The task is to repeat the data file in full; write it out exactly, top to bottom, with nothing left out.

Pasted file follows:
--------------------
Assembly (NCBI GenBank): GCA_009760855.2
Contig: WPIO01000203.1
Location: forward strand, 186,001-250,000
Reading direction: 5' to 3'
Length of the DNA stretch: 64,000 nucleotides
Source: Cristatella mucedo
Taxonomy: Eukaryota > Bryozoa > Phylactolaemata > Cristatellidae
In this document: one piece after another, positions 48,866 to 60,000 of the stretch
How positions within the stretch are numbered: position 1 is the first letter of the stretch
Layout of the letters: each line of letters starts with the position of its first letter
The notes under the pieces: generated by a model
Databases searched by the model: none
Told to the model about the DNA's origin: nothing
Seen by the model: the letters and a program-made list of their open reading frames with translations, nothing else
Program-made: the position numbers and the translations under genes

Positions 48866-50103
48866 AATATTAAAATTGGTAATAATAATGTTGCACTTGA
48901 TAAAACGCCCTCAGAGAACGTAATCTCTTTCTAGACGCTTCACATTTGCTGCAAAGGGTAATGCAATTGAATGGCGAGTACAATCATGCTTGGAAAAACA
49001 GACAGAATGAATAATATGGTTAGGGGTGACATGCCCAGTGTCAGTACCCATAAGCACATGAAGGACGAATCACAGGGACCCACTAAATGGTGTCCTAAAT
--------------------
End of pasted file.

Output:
Assembly (NCBI GenBank): GCA_009760855.2
Contig: WPIO01000203.1
Location: forward strand, 186,001-250,000
Reading direction: 5' to 3'
Length of the DNA stretch: 64,000 nucleotides
Source: Cristatella mucedo
Taxonomy: Eukaryota > Bryozoa > Phylactolaemata > Cristatellidae
In this document: one piece after another, positions 48,866 to 60,000 of the stretch
How positions within the stretch are numbered: position 1 is the first letter of the stretch
Layout of the letters: each line of letters starts with the position of its first letter
The notes under the pieces: generated by a model
Databases searched by the model: none
Told to the model about the DNA's origin: nothing
Seen by the model: the letters and a program-made list of their open reading frames with translations, nothing else
Program-made: the position numbers and the translations under genes

Positions 48866-50103
48866 AATATTAAAATTGGTAATAATAATGTTGCACTTGA
48901 TAAAACGCCCTCAGAGAACGTAATCTCTTTCTAGACGCTTCACATTTGCTGCAAAGGGTAATGCAATTGAATGGCGAGTACAATCATGCTTGGAAAAACA
49001 GACAGAATGAATAATATGGTTAGGGGTGACATGCCCAGTGTCAGTACCCATAAGCACATGAAGGACGAATCACAGGGACCCACTAAATGGTGTCCTAAAT